Looking back on this project, I love how easy it was to do this all by myself. Now I have a space that is safe to work in, and I can use it more months out of the year, due to the insulation in the walls. Next we’ll be installing luxury vinyl plank floors, that will provide the nearly indestructible floor this artist’s studio needs.
We take a mirror with a lot of potential and transform it using sliverleafing and a glaze wash.
Click the picture or the link below to view the full tutorial.
One of my favorite hobbies is working with epoxy resin. Though the things I like to cast has changed over the years, one of my absolute favorite things to do is create costumes, lamps, tables, etc. using resin. For this tutorial we will be making a sturdy mold to hold a large pour of resin. I will eventually pour a resin led lamp in it. Before we can do that, we have to make a mold!!
One of the trickiest parts of working with resin is keeping it where you want it, since it can very easily drip out holes you didn’t even know were there, resulting in a mess that really can’t be cleaned up. (Try as you may, it’s a real bummer to clean/sand.) When cured, resin will bond to just about everything, and will ruin a table or floor very quickly. The trick is to properly seal the openings and joints in your mold.
For this DIY we will be using melamine boards. I was able to find my boards at a box store’s cull/discounted section. I really lucked out on these and they were 70% off because of water blemishes on the surface! I’ m not building a closet, so that doesn’t matter to me. What I like most about melamine material for mold making is that it’s thick to hold up from the weight of the resin without buckling, the particle board inside is coated, some molds can be reused, and you can invest in one board and make several smaller molds.
If you don’t have a budget for buying a board, you can take apart an unused melamine cabinet or shelving system. Use packing tape over the pre-drilled holes (that hold shelves) to get a flatter edge that resin won’t seep into, ruining your chances of opening the mold and retrieving your treasure. You may choose to use the smooth outside surface of a shelf on the inside your mold to keep things smooth.
For this mold I used my circular saw, and cut four pieces four-inches wide and the width of the board. This makes up the bottom, both sides and a piece to cut in half for the top and bottom. I should have used a finer blade, but I used what I had. I finer saw blade would have made a cleaner cut, but I didn’t have one.
Next I found my most square/perfectly cut piece and used that as the bottom. I mocked up one side at a time, and predrilled my holes through both pieces. If you don’t predrill your holes, you will split the boards and ruin the smooth sides of your mold. It’s not worth skipping. One side at a time, I attached the boards with one-inch screws. I made sure the bottom was flat and any pieces lined up with the bottom so that it will be stable and level while pouring resin. If you accidentally cut crooked, it’s okay, just make sure the back piece is flat on your work surface and line everything up with that. The last two pieces are attached, giving a nice rectangular space to pour a LOT of resin.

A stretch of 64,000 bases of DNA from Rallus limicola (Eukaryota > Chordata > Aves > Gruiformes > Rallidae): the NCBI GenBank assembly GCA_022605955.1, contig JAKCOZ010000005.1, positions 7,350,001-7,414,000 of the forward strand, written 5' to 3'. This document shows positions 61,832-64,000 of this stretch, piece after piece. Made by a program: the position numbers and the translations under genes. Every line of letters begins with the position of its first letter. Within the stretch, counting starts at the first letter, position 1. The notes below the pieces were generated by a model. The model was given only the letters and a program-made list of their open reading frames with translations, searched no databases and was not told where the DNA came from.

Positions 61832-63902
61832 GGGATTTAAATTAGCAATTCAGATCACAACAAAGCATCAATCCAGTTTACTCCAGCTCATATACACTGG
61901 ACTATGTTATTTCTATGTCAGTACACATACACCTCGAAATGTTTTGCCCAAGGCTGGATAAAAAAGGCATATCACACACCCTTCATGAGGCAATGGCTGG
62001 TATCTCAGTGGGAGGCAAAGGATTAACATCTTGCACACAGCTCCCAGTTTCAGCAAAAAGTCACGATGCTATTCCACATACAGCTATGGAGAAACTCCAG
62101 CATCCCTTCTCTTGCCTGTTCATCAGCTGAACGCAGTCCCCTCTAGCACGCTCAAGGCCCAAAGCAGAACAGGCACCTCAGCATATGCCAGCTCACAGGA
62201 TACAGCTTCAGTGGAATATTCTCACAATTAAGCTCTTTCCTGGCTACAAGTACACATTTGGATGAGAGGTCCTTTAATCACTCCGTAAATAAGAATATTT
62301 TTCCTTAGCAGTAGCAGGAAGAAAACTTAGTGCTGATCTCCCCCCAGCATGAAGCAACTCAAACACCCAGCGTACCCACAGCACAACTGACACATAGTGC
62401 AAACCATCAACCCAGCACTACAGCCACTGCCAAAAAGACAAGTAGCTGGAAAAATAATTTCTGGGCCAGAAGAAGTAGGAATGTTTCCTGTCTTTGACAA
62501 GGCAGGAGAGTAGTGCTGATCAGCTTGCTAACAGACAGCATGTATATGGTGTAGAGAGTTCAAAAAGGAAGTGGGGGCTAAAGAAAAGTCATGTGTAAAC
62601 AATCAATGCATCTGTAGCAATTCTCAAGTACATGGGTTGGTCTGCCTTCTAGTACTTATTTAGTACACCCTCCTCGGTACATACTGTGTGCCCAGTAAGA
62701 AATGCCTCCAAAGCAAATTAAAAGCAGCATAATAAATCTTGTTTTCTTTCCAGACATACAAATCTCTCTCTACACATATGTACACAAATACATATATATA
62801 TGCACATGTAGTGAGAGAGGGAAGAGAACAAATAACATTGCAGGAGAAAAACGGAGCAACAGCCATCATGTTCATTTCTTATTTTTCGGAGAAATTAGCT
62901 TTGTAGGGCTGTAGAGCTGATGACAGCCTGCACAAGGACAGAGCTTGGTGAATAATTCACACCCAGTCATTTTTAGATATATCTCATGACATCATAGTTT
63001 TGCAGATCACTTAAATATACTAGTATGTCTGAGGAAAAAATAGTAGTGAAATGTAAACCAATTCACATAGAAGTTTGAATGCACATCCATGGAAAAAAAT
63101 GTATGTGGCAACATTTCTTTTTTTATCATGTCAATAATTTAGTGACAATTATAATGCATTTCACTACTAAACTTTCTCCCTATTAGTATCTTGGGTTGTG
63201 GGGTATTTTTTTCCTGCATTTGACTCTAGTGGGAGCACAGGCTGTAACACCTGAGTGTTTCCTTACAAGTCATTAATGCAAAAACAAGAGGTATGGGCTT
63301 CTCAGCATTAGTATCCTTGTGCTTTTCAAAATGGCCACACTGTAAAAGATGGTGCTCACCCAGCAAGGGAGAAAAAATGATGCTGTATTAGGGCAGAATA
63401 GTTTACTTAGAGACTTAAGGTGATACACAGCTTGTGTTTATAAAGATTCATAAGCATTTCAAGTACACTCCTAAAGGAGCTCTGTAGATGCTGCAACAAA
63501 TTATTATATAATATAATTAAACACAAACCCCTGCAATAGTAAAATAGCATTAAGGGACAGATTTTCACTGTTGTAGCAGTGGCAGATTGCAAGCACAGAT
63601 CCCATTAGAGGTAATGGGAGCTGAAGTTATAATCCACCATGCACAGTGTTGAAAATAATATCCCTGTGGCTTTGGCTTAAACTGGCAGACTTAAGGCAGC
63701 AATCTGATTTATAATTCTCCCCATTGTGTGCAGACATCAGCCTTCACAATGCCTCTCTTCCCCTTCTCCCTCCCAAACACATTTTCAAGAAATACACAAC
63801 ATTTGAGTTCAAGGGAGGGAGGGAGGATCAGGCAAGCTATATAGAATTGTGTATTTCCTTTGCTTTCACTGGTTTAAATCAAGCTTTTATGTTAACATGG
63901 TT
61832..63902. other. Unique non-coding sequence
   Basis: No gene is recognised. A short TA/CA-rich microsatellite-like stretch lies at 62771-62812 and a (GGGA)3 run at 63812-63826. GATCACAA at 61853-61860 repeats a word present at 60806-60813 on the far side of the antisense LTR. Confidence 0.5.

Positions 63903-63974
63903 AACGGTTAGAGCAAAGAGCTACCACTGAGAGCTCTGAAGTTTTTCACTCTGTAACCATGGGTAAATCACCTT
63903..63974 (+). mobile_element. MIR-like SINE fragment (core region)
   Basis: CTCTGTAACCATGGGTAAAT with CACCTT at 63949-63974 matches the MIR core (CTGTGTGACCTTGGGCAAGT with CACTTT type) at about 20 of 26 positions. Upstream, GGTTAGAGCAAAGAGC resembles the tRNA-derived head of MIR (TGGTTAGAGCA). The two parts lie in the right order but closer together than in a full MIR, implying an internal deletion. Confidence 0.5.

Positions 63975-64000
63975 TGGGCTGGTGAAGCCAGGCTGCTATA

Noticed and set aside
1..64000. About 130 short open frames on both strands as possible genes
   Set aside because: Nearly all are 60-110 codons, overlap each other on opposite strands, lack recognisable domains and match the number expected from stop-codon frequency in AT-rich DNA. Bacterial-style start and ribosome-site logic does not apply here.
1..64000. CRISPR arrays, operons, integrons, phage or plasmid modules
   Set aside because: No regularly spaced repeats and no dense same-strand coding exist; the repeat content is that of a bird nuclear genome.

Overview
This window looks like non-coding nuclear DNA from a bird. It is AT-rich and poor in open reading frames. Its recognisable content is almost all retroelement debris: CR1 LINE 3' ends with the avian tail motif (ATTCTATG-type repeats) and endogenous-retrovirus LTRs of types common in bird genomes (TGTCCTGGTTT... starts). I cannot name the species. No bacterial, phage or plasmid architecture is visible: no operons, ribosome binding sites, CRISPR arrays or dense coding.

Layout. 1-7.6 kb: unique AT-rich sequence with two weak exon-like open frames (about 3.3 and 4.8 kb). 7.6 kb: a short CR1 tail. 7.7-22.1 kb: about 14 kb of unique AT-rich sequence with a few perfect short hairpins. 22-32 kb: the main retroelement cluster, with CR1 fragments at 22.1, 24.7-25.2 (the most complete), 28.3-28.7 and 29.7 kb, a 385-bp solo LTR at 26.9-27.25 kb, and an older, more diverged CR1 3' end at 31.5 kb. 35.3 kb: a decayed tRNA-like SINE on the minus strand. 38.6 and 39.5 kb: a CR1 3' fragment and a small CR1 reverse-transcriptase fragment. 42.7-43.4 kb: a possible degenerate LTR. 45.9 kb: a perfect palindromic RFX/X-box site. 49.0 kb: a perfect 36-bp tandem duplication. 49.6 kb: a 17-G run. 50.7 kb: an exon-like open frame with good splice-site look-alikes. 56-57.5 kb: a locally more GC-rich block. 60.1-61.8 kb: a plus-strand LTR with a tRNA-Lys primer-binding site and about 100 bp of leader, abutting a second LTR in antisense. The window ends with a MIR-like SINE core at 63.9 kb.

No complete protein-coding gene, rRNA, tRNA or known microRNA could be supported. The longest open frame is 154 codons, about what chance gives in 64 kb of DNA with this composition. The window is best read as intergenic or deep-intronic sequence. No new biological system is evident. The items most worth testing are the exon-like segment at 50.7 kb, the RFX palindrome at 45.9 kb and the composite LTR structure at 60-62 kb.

Use Silicone caulk to fill in the gaps in the boards on the inside of your mold. Squeeze it into the corners and smooth it out with your finger tip, removing any extra. I recommend using white silicone so you can see your progress. I had clear on hand, so I had to pick it up a, move it around to check the sheen and to tell where it was applied. You should apply this in all the crevices where the boards meet to keep your resin from oozing out.
As an extra precaution from leaks, I sealed the outside of the mold with packing tape. Masking tape also works. Apply tape where the seams are, on the outside of the mold. This will keep a second line of defense between resin and your table! If the inside isn’t sealed well, this will keep resin from bonding the whole thing to your work surface.
Now the mold needs to be sealed so apply a wax paste using a chip brush to the entire inside of your mold. This will be soft and easy to spread when you apply it, but will “dry” to a hazy harder coating. It is imperative that you coat the melamine entirely inside your mold with wax to seal it to keep the resin from bonding to the melamine. This makes the whole surface less porous.
Last we lightly spray mold release inside it, following the directions given. Some of these just want you to spray it, others want you to lightly brush it around, so follow the manufacture’s label. This will make it so it’s easy to get your goodies out, kind of like spraying no-stick stuff on a pan before baking.
There you have it! A great resin mold ready for your creation! All you have to do to get your creation out of the mold is to cut the tape in the creases with a utility knife and remove the screws. You can clean up the mold after using it by pealing the silicone and tape off. Screw it back together and use it again and again if you want.
Make sure your items will fit inside the mold before you cut anything.
Build the mold around your item. Like wood, beads, whatever.
Cover your work surface to protect it from drips and spills.
Clean up any sawdust before mixing resin, you don’t want dust in your project.
To begin with you will need a large glass bottle with a wide base. A rum handle works beautifully. You want to make sure your bottle has a metal lid, and if (which is likely) there is a plastic seal inside the lid you will need to remove it.
Salvy Bug Repellent Tutorial